The fault is not always in the equipment used, but in the environment it's being used in.
An oil pumping station utilized a long overhead feeder to transfer prime power generation from diesel generators to a pumping station. This line had a series of mysterious faults and subsequent trips with no apparent cause.
To investigate this issue, instrumentation was set to capture faults at one end of the line. After capturing the first fault (see figure below), data was analyzed to determine the fault location on the feeder. That location was inspected and again yielded no conclusion of the cause. After capturing 4 to 5 faults, evaluating the fault location and performing multiple inspections, still no root cause had surfaced.
Figure 1. Voltage and current waveforms for captured line-to-ground fault on overhead line.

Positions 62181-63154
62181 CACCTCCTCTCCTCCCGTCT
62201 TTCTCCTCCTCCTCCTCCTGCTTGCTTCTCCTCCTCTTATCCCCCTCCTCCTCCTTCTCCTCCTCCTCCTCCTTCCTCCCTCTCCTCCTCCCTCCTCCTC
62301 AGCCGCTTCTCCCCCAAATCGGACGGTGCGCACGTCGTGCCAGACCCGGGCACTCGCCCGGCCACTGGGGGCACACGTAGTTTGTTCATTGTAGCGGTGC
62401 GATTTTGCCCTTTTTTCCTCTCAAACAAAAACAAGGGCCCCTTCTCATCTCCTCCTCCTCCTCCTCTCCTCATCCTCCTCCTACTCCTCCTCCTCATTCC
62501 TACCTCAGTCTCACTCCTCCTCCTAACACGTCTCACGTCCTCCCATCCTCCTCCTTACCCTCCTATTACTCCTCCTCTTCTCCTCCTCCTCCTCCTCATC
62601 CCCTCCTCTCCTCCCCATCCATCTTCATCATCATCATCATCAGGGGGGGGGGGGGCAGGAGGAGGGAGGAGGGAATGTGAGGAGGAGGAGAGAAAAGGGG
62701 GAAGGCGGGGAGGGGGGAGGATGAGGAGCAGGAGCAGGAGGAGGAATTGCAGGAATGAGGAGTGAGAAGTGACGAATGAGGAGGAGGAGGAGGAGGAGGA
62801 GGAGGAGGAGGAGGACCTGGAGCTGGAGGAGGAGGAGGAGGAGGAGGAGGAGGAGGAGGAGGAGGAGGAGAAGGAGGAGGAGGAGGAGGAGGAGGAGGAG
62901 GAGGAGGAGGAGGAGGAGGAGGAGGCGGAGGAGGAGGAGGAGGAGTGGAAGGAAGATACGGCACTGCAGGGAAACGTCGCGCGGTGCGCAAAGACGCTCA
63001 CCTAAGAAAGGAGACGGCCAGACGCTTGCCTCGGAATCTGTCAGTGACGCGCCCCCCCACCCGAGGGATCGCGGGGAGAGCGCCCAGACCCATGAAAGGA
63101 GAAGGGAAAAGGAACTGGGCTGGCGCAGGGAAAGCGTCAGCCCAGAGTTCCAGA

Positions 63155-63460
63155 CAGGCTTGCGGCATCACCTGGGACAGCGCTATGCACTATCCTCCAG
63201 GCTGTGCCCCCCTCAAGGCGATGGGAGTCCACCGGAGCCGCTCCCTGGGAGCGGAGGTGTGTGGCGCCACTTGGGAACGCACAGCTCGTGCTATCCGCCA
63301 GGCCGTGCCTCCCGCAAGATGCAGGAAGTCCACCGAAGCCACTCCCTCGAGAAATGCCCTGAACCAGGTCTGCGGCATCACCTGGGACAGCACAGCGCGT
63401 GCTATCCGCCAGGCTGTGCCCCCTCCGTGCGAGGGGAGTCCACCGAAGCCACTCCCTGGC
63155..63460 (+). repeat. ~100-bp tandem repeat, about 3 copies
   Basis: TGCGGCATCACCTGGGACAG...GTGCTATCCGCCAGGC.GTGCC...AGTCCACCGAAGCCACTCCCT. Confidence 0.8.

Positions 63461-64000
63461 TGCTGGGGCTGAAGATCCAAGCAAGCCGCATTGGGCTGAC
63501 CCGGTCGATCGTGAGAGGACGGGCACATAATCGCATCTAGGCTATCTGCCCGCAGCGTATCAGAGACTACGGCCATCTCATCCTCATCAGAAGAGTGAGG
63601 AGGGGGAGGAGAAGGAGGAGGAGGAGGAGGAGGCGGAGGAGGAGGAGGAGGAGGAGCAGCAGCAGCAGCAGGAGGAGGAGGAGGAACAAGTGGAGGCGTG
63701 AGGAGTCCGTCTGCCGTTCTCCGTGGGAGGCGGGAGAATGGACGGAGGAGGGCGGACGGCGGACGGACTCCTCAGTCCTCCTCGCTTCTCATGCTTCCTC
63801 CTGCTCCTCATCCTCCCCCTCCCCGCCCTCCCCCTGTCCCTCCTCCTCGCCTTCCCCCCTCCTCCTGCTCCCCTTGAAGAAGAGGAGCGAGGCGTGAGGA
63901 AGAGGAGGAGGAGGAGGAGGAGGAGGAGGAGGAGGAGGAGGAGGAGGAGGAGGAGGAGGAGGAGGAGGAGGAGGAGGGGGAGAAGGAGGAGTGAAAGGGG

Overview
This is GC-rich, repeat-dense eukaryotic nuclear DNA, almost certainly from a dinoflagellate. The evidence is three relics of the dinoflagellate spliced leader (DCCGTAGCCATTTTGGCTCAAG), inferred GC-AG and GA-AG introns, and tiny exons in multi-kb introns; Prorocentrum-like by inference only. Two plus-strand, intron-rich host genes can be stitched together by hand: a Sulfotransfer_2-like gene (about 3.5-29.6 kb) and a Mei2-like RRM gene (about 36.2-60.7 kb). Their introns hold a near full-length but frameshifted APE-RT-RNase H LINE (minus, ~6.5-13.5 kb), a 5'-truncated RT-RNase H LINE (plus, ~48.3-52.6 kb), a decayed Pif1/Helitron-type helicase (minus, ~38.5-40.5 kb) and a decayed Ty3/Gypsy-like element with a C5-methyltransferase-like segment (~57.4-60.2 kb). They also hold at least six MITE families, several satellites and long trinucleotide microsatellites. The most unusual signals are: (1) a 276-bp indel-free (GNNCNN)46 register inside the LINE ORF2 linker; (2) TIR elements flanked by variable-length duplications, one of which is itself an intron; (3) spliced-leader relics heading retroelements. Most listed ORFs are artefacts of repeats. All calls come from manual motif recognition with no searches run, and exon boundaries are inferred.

This led to recommending hiring locals to literally stand in several locations along the line and visually monitor the line until another fault occurred. From this action, one of the acute locals noticed insect activity on the line where wasps were building mud nests on the insulators. As shown in the figure below, this mud contamination covered significant insulator creep. It would have been just a matter of time until this mud nest would flashover on the insulator. After any flashover and fault for this issue, it is clear that the mud nest would have been vaporized leaving no indication of a problem. There is no solution that can control the nest building activities of these insects. Any material added to the insulator would compromise its insulating capability. The best and only option was replacing the overhead line with an underground cable.
Figure 2. Insulator contaminated with mud wasp nest.